CHAPTER 15: FAMOUS SERIES OF PRINTS BY HOKUSAI
The Imagery of the Poets – Waterfalls Series – Bridges Series – Eight Views of the Loo-choo Islands – Snow, Moon, and Flowers Series.
Before dealing with the remaining series of landscape views by Hiroshige, we will now pass in review other great sets of prints by Hokusai, including certain landscape views by his pupils.
For the sake of uniformity and convenience of reference we include here his two series of
Poets which, while
they are mainly illustrations of (or allusions to) the poems, are chiefly landscape views, and fit this description,
perhaps, better than any other.
The Imagery of the Poets (literally
Poems of China and Japan mirrored to
life). A series of ten large, upright prints, measuring 20¼ in. by 9 in.; each signed Zen Hokusai
I-itsu; publisher Moriji; attributed to the year 1830.
Though this series is extremely rare, some prints in it even more so than others, so that it is unlikely the average collector will ever have an opportunity of acquiring original copies, to say nothing of the high price they command, yet their importance warrants a fairly detailed description of them. Modern reproductions of this series have been very skilfully made. Seven of the set are in the B.M. collection; all are illustrated in the Happer catalogue.
No.1. The poet HARUMICHI NO TSURAKI (d. A.D. 864). (No. 32 of the
Hundred Poets Anthology.)
The poet is shown crossing a small bridge over a rushing stream, gazing at the water and followed by two
retainers; on his right, close against the bridge rises a steep cliff, with bushes growing from it. On the
further bank stands a cluster of houses and in the background a great mountain rears its summit into the sky
in the glow of sunset.
This illustrates the poet's verse which tells how the mountain stream became choked with the maple leaves brought down by the gale of yesterday.
No.2. ABE NO NAKAMARO (d. A.D. 780). (No. 7 of the Anthology). The poet is seated on a high balcony under the shelter of a tall pine, over-looking the sea, gazing out upon the moonlit waters, upon which float fishing boats in the distance; round him stand four Chinese servants respectfully offering him food. (See Plate 17.)
Nakamaro, while but a youth of sixteen summers, was sent in company with two others to China to discover the secrets of the Chinese calendar, and on the night before returning to Japan he was given a farewell banquet. Another version is that, suspecting his motives, the Chinese Emperor banqueted him on the palace roof, and while he slept, overcome with wine, had the stairs removed, in order that he might be left to die of hunger. Awaking suddenly in the moonlight, Nakamaro bit his thumb, and wrote the following poem in blood upon his sleeve :-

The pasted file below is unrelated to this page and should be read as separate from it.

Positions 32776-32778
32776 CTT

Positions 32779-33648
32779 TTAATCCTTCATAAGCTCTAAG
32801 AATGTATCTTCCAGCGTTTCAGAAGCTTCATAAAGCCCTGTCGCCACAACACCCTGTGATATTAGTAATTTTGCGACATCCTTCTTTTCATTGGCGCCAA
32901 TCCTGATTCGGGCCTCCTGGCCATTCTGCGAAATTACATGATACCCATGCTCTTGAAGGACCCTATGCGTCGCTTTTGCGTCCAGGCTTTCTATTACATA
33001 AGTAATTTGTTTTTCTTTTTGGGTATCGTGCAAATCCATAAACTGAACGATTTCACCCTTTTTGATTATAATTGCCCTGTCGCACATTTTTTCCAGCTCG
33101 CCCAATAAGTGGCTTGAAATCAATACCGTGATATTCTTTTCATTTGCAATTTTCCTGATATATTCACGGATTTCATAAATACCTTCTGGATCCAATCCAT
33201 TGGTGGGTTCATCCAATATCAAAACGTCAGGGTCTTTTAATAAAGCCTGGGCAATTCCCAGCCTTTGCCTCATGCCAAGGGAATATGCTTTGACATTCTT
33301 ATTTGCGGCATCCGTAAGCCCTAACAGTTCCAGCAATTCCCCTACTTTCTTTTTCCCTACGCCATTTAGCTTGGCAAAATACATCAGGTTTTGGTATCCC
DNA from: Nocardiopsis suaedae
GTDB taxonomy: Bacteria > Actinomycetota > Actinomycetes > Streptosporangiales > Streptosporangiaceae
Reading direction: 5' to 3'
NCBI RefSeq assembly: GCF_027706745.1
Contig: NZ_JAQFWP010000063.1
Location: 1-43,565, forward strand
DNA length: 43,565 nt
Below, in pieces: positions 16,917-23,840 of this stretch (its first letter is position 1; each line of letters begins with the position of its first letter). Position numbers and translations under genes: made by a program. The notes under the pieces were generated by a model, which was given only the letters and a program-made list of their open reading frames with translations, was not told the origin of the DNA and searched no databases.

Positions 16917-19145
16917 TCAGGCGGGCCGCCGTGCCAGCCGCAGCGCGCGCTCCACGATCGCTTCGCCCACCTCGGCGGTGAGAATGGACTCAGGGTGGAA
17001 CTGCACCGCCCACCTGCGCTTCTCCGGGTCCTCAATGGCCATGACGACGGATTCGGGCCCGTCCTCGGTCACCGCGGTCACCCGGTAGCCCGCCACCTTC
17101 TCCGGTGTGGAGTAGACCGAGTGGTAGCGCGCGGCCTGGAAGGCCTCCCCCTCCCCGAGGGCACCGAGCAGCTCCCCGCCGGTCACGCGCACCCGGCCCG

While gazing up into the sky, My thoughts have wandered far;
Methinks I see the rising moon
Above Mount Mikasa,
At far-off Kasuga. (Porter's translation.)
Kasuga being the name of a famous temple at the foot of Mount Mikasa near the poet's home.
Nakamaro afterwards effected his escape and fled to Annam.
No. 3. ARIWARA NO NARIHIRA (A.D. 825-880). (No. 17 of the Anthology.) This scene, which carries the name of the poet
Ariwara on its title, is more appropriate to one of the
Tama Rivers, as it does not apparently illustrate
Ariwara's verse, which compares the music of running water to some sweet song.
Beside the water's edge, under the light of a full moon, across the face of which fly a flock of wild geese, a woman and a boy kneel facing one another, pounding cloth; behind them a man is engaged in carrying baskets into a thatched hut partly seen in right foreground. In the back-ground rises the tower and roofs of a pavilion above mist; a tall pine tree grows on the bank above the water, and a flock of geese wade out into the stream.
No. 4. TORU DAIJIN, the Minister Toru. A Court Poet, holding a closed fan over his shoulder, stands with two retainers, one his sword-bearer, by the edge of a narrow strait, contemplating the crescent moon on the third day, a lucky observance. On the further shore of the strait are a few huts under the shelter of two great pine trees; three boats moored in mid-channel.
No. 5. TOKUSA KARI,
Gathering Rushes. An old peasant, carrying a pole across his shoulder on which two